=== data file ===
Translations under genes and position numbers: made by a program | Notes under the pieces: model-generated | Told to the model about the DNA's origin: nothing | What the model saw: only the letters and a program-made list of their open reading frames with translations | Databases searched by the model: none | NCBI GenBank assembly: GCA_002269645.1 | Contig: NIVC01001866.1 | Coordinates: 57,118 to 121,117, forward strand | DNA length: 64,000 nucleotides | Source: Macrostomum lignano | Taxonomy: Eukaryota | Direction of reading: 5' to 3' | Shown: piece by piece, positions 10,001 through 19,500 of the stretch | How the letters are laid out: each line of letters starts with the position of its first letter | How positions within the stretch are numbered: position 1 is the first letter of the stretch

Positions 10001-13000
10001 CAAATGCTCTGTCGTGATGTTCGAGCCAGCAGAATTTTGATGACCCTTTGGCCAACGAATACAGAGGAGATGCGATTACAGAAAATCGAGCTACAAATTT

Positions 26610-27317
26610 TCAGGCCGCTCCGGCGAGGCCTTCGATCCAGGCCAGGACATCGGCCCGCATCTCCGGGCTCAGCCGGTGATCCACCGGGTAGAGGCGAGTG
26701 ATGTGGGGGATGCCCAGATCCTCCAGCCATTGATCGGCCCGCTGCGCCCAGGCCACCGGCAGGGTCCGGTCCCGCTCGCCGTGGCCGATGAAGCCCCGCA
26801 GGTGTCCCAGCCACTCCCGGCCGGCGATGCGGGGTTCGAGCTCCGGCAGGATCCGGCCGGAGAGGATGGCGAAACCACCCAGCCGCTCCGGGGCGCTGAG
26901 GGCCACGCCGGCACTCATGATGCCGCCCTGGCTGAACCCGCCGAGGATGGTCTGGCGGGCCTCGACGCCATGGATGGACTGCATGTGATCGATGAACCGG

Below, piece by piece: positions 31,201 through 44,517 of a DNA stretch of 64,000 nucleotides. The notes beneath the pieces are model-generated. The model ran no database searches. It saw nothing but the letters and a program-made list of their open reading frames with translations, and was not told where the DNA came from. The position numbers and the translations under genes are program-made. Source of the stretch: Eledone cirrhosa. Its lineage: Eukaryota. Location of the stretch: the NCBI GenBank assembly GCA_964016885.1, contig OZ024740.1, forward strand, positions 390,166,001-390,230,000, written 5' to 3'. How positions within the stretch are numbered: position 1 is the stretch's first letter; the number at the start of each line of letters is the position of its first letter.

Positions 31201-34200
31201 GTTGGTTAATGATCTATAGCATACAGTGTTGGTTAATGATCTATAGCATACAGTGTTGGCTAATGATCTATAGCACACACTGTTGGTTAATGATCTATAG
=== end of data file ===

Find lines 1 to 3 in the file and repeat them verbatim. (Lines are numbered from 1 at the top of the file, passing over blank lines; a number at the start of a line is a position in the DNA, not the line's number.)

Translations under genes and position numbers: made by a program | Notes under the pieces: model-generated | Told to the model about the DNA's origin: nothing | What the model saw: only the letters and a program-made list of their open reading frames with translations | Databases searched by the model: none | NCBI GenBank assembly: GCA_002269645.1 | Contig: NIVC01001866.1 | Coordinates: 57,118 to 121,117, forward strand | DNA length: 64,000 nucleotides | Source: Macrostomum lignano | Taxonomy: Eukaryota | Direction of reading: 5' to 3' | Shown: piece by piece, positions 10,001 through 19,500 of the stretch | How the letters are laid out: each line of letters starts with the position of its first letter | How positions within the stretch are numbered: position 1 is the first letter of the stretch

Positions 10001-13000
10001 CAAATGCTCTGTCGTGATGTTCGAGCCAGCAGAATTTTGATGACCCTTTGGCCAACGAATACAGAGGAGATGCGATTACAGAAAATCGAGCTACAAATTT